Ownership is the essence of the American Dream – or is it? The
mortgage crisis certainly led many people to rethink the virtues of owning a
home, but even in less dramatic markets, it’s a fair question. There are many assumptions to be challenged
and hidden costs to be considered.
Warren Buffett continues
to bet heavily on housing, while Yale economist Robert Shiller contends that
housing is an investment fad, with no net appreciation in the US market
over 100 years. Of course, as author of
the Shiller post points out, most of us are living in our homes, and the benefit
is partly intangible. But how much does
the intangible actually depend on ownership as opposed to just being there?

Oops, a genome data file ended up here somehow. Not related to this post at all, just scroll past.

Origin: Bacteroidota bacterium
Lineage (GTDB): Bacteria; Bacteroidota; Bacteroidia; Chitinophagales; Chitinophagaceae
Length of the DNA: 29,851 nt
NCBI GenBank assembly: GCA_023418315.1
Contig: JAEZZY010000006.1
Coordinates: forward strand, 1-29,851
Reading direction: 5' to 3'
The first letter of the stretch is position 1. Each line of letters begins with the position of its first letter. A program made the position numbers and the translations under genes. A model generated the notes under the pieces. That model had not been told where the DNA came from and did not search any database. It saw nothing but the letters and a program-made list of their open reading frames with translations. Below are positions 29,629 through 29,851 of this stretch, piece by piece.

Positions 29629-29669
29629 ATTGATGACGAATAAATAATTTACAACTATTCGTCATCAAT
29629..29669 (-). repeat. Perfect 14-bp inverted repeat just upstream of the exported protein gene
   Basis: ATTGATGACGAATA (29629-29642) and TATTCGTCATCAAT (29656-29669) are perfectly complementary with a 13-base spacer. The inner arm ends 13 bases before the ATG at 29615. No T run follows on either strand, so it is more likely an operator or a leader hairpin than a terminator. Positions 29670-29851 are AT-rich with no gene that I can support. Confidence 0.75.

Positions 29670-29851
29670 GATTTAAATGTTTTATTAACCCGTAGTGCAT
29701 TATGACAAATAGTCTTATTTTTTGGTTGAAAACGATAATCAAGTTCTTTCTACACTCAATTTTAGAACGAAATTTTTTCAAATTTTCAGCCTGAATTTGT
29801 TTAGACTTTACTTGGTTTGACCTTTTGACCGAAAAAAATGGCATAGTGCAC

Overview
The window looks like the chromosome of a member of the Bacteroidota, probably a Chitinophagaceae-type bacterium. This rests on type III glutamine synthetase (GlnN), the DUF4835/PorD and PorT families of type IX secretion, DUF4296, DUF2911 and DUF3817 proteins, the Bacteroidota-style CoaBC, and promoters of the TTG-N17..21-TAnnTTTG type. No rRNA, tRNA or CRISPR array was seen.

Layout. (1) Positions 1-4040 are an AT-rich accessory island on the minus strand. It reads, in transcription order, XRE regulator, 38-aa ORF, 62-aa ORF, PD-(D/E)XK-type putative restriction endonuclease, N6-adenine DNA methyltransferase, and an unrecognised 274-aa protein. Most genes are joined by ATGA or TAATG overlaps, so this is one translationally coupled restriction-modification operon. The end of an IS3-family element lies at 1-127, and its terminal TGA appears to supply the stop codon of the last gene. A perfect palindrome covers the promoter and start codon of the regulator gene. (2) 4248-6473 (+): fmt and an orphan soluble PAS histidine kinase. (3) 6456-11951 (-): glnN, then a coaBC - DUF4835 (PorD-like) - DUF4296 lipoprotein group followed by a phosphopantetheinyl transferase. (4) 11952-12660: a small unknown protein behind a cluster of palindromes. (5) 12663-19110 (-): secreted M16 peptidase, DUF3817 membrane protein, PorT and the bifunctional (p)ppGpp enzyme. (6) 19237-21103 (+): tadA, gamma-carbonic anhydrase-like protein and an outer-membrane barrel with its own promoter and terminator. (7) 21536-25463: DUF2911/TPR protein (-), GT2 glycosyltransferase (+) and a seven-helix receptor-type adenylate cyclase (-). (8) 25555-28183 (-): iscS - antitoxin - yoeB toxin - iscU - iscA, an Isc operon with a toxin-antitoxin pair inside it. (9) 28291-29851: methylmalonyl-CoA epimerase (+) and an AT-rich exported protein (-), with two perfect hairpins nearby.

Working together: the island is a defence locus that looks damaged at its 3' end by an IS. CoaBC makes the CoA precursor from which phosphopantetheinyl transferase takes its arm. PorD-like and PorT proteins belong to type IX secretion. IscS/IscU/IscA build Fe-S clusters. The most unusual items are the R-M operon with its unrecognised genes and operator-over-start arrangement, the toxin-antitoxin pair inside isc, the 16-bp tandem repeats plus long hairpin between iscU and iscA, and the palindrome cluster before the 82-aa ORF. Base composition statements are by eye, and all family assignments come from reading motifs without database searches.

Rental has always been a popular alternative for major, long-term-use assets with high maintenance costs. Traditionally this has meant homes and cars, but they are just the beginning. The convergence of low-friction technology, on-demand efficiencies, expanding tastes, and shrinking wallets has led to the explosion of the sharing economy, as reported by The Economist. There are countless examples, each with its own intricacies: Rent The Runway, Amazon Web Services/EC2, ZipCar, Uber, even BlackJet. It’s about deciding not to own something you really don’t need to own yourself (and achieving better financial health as a result).). Increasingly, we have the option to spread out the long-term maintenance cost, which actually exceeds the acquisition cost for more assets than people tend to realize, while maintaining high availability.